An Apparent Achilles Heel of the NFL: Have Achilles Tendon Injuries Significantly Increased to Unacceptably High Incidence Levels in the NFL and if so, why? A Clinical Insight.
Hewett TE, Lavender CD, Schaver AL.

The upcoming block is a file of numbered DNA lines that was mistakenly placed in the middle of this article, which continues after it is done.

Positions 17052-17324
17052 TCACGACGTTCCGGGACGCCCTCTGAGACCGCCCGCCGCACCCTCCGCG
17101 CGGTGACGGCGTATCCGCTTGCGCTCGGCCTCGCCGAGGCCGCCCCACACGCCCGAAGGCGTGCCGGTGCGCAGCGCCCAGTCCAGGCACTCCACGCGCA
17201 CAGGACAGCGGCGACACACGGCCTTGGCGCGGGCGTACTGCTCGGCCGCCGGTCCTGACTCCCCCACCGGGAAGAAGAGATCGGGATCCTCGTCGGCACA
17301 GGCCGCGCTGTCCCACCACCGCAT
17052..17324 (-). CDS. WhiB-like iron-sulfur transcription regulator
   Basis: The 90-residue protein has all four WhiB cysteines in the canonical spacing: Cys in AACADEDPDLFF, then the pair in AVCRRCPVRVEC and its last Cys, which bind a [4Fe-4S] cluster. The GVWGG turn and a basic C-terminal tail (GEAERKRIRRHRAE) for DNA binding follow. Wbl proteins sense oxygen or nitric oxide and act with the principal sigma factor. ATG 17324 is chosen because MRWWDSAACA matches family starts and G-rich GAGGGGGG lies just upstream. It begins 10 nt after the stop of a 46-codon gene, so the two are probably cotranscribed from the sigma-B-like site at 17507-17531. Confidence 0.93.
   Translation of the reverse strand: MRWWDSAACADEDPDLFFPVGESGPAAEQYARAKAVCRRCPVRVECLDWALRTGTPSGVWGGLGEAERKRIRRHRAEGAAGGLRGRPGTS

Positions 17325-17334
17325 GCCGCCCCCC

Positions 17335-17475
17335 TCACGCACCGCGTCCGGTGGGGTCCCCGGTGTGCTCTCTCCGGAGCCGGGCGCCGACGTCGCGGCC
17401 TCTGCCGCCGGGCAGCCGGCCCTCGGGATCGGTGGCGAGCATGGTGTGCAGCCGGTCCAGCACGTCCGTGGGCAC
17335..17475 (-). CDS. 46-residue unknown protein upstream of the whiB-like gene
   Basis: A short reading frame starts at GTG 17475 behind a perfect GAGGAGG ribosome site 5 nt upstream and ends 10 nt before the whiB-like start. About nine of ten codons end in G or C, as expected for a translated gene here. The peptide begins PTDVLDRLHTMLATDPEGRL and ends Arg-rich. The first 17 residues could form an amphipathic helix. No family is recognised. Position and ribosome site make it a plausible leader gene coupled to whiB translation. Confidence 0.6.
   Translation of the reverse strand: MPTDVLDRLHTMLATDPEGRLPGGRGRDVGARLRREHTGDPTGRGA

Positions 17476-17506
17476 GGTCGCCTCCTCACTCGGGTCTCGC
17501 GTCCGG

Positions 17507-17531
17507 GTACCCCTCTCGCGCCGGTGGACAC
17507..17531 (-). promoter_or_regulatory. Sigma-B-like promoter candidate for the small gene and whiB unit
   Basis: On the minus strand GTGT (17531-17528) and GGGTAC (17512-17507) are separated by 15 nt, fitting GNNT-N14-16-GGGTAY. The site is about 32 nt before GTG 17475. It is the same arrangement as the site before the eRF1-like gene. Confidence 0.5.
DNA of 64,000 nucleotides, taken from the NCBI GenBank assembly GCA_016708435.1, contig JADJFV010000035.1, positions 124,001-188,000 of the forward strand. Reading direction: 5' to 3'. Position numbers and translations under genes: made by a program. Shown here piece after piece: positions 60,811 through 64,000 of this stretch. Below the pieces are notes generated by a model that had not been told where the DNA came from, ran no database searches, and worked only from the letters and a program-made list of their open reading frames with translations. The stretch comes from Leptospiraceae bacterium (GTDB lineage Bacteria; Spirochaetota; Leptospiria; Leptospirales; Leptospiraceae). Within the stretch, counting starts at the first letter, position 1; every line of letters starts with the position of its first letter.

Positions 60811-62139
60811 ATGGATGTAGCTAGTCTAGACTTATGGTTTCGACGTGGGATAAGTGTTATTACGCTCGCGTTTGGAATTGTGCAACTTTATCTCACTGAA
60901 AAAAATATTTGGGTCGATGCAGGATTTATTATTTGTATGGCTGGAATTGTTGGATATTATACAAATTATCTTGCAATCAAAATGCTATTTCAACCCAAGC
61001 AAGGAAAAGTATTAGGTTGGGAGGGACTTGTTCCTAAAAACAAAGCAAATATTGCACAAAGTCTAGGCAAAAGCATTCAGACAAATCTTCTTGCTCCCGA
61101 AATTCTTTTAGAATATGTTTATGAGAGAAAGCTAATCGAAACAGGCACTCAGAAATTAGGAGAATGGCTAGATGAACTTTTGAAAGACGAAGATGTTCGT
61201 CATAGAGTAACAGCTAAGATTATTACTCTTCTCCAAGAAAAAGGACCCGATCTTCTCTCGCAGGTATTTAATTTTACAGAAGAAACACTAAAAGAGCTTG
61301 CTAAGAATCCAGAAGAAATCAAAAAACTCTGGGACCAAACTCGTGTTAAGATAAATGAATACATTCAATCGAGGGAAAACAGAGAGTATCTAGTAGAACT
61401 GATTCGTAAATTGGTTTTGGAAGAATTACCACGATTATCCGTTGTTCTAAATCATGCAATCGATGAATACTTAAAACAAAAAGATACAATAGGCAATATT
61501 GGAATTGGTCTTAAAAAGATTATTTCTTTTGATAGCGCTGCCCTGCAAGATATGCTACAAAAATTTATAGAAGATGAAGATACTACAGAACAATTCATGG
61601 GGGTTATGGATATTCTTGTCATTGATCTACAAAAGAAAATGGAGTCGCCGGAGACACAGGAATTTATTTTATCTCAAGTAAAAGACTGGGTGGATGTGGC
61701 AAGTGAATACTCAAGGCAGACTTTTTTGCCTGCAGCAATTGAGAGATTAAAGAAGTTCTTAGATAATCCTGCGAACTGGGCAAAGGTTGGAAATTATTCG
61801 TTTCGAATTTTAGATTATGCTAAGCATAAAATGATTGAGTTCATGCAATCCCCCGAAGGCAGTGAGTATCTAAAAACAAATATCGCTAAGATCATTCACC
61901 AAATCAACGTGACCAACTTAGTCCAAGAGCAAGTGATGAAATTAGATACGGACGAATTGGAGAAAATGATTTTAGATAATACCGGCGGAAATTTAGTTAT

Many if not most of us watched in utter disbelief and horror last September 11th as Aaron Rogers, the newly acquired $75 million dollar quarterback with the New York Jets just 4 snaps into the new season, suffered an Achilles Tendon ruptures (ATR) in his inaugural game on nationally televised Monday Night Football with his new and excited team and demanding fanbase. With cell phones in hand, we watched as our X apps lit up with claims of an excess of ATRs in the NFL in recent years and much of the blame placed on the new rubberized turf surfaces in place in most of the NFL stadiums. That first week of the NFL season the NFL Players Association, the NFLPA, put out a statement to this effect that demanded removal of rubberized turf surfaces throughout the NFL! With Kirk Cousins devastating ATR a few weeks later, amongst 21 others this season, and Aaron Rogers return to practice after a mere seven to eight weeks post-injury, this conundrum remains foremost in our hyper-questioning minds!